Thirty-three students at Caritas St Joseph’s now have their own digital devices and can connect more easily with friends, and family and their courses. The Life Long Learning Centre for adults with learning disabilities, based in Hendon, North London, were able to access tablet computers for their students thanks to a partnership with the Good Things Foundation and funding from DevicesDotNow and the Department for Digital, Culture, Media and Sport.
The tablets came with Mi-Fi devices – enabling them to tap in directly to the mobile network without needing broadband installed – and a selection of useful software, enabling the students to connect with friends, watch educational or entertaining programmes, or listen to music. And on-going technical support is provided by Digital Buddies, five of whom are based at the Centre in Hendon.
Eight students received their devices last Autumn and a further twenty-five were delivered in April – a time when many students still hadn’t returned to face-to-face classes at St Joseph’s.
Even while the Centre was open during the Autumn term and again since Easter, around fifty students stayed away for the sake of their physical health, and were at risk of isolation and loneliness, which could affect their mental wellbeing. At Caritas St Joseph’s mental health and inclusion are top priorities, and their importance has increased during the pandemic: According to the government’s ONS data, three in four people (74.6 percent) with a learning disability believe their wellbeing has been affected by the impact of coronavirus, compared with 37 percent of non-disabled people.
After only a few weeks the students who received the tablets in April were reporting feeling less lonely, and 64 percent had gained confidence in digital communication skills. They have been using the devices for a range of activities including video-calling friends and family, getting health information, developing interests and hobbies, or for education, training or work.
Sixty percent of the students said they felt better connected to their friends and family and 52 percent felt less lonely. Importantly 43 percent also felt they had learnt more about online safety. This all contributed to a general increase in confidence among those who had received the devices.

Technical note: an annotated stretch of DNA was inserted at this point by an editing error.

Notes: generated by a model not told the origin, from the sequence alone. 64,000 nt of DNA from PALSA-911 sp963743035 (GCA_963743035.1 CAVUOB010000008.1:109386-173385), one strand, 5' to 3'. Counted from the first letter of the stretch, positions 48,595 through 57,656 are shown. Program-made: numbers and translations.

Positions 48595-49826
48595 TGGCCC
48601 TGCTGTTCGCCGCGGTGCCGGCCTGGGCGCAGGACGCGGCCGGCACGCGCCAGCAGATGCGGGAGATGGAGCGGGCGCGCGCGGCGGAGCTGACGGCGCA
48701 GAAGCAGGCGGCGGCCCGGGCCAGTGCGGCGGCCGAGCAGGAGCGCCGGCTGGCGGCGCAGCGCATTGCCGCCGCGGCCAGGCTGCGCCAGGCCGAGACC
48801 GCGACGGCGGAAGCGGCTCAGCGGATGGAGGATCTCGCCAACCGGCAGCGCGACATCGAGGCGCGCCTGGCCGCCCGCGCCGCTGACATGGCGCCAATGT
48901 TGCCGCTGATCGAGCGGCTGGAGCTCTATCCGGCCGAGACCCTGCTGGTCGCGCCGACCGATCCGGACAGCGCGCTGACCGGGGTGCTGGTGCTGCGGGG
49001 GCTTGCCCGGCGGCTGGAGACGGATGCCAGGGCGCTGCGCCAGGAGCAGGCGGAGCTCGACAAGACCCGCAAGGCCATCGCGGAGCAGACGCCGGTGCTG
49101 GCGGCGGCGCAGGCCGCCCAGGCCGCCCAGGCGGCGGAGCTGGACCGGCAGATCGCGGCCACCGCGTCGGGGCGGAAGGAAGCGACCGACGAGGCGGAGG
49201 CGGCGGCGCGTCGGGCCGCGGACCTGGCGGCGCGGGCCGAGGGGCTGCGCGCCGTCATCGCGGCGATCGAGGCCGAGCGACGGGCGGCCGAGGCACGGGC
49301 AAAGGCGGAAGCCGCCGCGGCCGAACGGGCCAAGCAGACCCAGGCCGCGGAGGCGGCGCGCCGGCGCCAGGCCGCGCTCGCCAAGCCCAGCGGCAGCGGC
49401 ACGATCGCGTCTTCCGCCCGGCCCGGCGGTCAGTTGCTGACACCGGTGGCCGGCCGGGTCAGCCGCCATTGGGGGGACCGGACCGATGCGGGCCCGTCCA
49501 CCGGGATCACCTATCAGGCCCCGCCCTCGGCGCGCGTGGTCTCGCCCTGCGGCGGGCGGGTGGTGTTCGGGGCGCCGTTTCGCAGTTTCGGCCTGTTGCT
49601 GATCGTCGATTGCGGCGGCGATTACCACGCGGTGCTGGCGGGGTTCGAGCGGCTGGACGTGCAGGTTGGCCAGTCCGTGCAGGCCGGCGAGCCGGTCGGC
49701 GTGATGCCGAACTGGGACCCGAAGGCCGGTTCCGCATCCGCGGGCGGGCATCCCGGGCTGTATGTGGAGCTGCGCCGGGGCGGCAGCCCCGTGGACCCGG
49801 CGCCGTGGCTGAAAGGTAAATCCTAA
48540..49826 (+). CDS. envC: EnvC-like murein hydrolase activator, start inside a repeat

For the carers of these men and women, it has been a relief to see their loved one better able to connect with the world and to learn new skills and access important information. Many of them told the staff at Caritas St Joseph’s how useful the devices have been:
One family member said: “It’s nice to have something that’s just for him, for example the TV is shared by the whole family but this is just for him! thank you so much to the charity. We would like him to learn how to use the piano [app], and electric drum. For people who are vulnerable and not able to get out by themselves this is a lovely thing to do.”
Another carer reported that her loved one is “so happy that she got it because she can listen to music, watch YouTube and play puzzle games”
The feedback shows that it is especially important for those with a learning disability to know that the device belongs to them – they can choose what they will use it for, and are free to follow their own interests. One student is very keen on catching up with the news but music is a favourite and often has a great impact on wellbeing. For example, one parent reported on the impact on her son who has severe autism: “He can be on the move a lot with a short attention given to activities, so mostly uses the tablet with the support of his carer who plays classical music to him. This has had a positive affect and he will sit calmly until the end of a song”
These photographs show two students making good use of their new devices: